At least 91 people were missing after a huge mound of mud and construction waste collapsed at a business park in southern China and buried 33 buildings in the country’s latest industrial disaster.
Premier Li Keqiang ordered an official investigation into Sunday’s landslide in the southern boomtown of Shenzhen, just across the border from Hong Kong, which comes four months after huge chemical blasts at the northern port of Tianjin killed more than 160 people.
The mudslide smashed into multistory buildings at the Hengtaiyu industrial park in the city’s northwestern Guangming New District, toppling them in collisions that sent rivers of earth skyward.
Villager Peng Jinxin said the mud came like “huge waves,” as residents ran out of the way.
“At one point, the running mud was only ten meters (33 feet) away from me,” Peng told the official Xinhua news agency.
State media broadcast scenes of devastation, with crumpled buildings sticking up from heaps of brown mud that stretched out across the edge of the industrial park. The mud had covered an area of more than 60,000 square meters (72,00 square yards) and was six meters (20 feet) deep in parts, state media said.
Hundreds of rescuers were sifting through rubble looking for survivors after the landslide left everything covered in mud, leaving only a surface of yellow sand visible, Xinhua said.
The Ministry of Land and Resources said the debris originated with a steep, man-made mountain of dirt, cement chunks and other construction waste that had been piled up against a 100-meter (330-foot) -high hill over the past two years.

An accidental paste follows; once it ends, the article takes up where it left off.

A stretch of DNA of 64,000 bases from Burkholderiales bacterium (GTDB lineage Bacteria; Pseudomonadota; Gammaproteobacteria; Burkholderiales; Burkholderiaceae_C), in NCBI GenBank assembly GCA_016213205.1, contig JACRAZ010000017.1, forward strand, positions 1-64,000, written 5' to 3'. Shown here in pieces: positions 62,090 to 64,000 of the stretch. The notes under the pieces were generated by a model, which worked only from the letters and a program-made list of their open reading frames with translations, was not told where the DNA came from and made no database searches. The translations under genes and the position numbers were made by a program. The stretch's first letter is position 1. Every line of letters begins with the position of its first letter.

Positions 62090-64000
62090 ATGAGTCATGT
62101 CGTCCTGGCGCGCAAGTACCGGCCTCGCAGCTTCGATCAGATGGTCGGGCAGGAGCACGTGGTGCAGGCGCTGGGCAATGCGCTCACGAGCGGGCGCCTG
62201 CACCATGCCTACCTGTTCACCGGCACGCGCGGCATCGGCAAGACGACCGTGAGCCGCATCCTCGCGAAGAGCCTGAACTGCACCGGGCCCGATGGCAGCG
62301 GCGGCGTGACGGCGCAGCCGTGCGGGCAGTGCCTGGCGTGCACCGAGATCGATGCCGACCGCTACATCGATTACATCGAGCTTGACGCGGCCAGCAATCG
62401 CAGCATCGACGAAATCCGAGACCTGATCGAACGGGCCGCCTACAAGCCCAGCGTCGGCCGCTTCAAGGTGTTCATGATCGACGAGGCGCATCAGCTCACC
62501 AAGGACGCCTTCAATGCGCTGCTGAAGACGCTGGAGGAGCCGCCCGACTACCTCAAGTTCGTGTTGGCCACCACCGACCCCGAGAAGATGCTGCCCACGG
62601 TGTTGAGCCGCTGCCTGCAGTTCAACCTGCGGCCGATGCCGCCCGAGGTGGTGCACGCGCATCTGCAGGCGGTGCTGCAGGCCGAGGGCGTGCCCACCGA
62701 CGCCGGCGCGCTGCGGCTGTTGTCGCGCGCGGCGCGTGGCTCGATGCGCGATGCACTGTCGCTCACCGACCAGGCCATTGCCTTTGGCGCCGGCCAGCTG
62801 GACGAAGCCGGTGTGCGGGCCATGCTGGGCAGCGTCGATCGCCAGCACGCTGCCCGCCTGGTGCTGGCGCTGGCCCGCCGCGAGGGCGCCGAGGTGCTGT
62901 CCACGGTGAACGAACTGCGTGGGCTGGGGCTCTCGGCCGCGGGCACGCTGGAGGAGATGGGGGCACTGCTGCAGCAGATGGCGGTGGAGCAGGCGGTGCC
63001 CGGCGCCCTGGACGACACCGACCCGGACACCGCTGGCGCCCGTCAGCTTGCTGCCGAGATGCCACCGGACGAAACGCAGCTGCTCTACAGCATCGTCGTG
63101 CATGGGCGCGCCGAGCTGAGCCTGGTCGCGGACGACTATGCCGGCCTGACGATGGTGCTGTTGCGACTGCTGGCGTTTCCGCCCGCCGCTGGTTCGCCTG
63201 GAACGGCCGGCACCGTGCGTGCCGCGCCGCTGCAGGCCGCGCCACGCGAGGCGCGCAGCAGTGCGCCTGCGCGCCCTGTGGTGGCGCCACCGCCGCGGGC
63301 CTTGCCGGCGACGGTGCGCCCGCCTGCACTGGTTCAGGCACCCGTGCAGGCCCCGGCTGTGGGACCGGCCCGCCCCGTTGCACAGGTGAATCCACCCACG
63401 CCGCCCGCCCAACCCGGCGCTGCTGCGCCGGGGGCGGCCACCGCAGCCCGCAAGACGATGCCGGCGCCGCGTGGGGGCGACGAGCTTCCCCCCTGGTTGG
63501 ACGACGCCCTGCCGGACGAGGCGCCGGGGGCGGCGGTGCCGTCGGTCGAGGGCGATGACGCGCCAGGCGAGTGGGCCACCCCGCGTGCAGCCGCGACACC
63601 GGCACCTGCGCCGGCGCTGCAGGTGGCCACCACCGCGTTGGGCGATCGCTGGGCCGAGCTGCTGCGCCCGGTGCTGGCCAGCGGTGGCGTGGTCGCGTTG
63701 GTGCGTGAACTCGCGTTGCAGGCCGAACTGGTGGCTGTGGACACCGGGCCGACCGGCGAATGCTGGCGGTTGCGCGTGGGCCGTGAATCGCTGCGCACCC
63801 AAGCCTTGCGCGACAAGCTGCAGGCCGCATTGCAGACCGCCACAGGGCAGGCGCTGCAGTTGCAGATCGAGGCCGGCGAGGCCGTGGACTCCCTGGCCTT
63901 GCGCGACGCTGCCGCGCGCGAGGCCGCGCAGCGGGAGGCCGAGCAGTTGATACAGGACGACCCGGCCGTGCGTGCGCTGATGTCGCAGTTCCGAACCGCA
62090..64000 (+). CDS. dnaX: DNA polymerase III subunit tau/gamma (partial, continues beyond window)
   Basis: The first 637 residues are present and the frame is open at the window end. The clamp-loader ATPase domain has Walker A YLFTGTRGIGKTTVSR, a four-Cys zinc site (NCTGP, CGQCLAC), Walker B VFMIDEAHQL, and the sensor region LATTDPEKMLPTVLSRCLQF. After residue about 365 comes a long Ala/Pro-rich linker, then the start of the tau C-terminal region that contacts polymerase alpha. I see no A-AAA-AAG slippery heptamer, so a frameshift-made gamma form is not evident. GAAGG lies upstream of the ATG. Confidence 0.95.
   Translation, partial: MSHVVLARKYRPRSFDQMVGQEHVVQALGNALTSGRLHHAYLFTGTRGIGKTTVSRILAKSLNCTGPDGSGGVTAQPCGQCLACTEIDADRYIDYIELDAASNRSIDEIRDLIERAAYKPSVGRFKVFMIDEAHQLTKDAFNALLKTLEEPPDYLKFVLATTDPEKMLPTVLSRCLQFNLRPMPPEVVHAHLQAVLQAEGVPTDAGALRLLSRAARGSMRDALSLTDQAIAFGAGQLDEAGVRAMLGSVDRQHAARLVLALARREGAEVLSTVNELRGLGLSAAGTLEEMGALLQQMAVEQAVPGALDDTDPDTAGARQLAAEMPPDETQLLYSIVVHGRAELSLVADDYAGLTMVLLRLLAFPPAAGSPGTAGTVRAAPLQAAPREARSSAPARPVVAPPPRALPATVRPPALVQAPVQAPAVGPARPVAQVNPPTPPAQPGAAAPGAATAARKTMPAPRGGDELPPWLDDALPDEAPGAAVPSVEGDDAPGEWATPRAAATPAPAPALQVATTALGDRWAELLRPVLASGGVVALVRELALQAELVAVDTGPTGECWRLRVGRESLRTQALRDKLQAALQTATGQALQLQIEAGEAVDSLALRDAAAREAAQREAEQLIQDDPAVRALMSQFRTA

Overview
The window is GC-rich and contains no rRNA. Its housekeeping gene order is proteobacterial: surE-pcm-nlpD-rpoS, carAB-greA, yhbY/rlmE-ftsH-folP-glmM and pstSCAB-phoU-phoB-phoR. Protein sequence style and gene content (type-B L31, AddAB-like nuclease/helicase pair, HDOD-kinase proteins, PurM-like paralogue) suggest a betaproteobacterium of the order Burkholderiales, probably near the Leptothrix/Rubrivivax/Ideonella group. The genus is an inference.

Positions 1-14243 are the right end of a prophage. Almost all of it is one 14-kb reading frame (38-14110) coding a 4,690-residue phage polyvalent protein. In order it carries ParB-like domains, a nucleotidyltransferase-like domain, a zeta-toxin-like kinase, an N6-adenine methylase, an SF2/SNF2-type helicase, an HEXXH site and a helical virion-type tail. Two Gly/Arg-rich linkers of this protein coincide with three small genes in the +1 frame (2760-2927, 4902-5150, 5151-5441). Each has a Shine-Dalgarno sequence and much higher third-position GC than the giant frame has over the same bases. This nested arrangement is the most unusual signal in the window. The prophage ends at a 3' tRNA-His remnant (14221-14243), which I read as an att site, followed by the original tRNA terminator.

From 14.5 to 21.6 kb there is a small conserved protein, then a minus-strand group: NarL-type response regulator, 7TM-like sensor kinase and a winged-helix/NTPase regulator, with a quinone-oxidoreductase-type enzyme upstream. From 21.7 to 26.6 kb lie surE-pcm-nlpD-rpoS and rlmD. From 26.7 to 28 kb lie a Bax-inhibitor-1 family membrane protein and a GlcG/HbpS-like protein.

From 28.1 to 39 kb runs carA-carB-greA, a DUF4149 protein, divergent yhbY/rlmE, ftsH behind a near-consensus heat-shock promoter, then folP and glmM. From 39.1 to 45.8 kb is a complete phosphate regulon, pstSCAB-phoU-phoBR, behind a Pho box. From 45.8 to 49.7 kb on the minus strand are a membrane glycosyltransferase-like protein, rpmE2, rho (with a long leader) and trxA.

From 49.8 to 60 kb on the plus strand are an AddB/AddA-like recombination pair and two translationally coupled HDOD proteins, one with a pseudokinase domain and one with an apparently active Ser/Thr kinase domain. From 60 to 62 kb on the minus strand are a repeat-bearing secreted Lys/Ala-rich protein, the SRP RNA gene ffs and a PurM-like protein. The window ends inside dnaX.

Heavy rains in the region had saturated the soil, making it increasingly unstable and ultimately causing it to collapse with massive force.
“The pile was too big, the pile was too steep, leading to instability and collapse,” the ministry said, adding that the original, natural hill remained intact.
A nearby section of China’s major West-East natural gas pipeline also exploded, state media added, though it was not clear if this had any impact on the landslide.
Xinhua said the pipeline was owned by PetroChina, China’s top oil and gas producer, that the 400-meter (1,312-foot) -long ruptured pipe “has been emptied,” and a temporary pipe will be built.
PetroChina wrote on its microblog that the pipeline blast had hit at least one industrial user, a Hong Kong power plant operated by Castle Peak Power Co. Ltd., a company majority-owned by a subsidiary of CLP Holdings, that has now switched to coal for power generation.
Premier Li ordered central government officials to help Shenzhen authorities in the rescue, Xinhua said. It said that more than 2,000 rescuers were at the scene with sniffer dogs and drones.
Fourteen factories, 13 low-rise buildings and three dormitories were among the buildings flattened.
Xinhua said that 14 people had been rescued and more than 900 people had been evacuated from the site by Sunday evening.
State media said that of the 91 missing, 59 were men and 32 women.
The frequency of industrial accidents in China has raised questions about safety standards following three decades of breakneck economic growth.
In one of China’s worst landslides in living memory, more than 1,500 people died in 2010 when a barrage of mud slid down a mountainside into a town in the northwestern province of Gansu following torrential rain.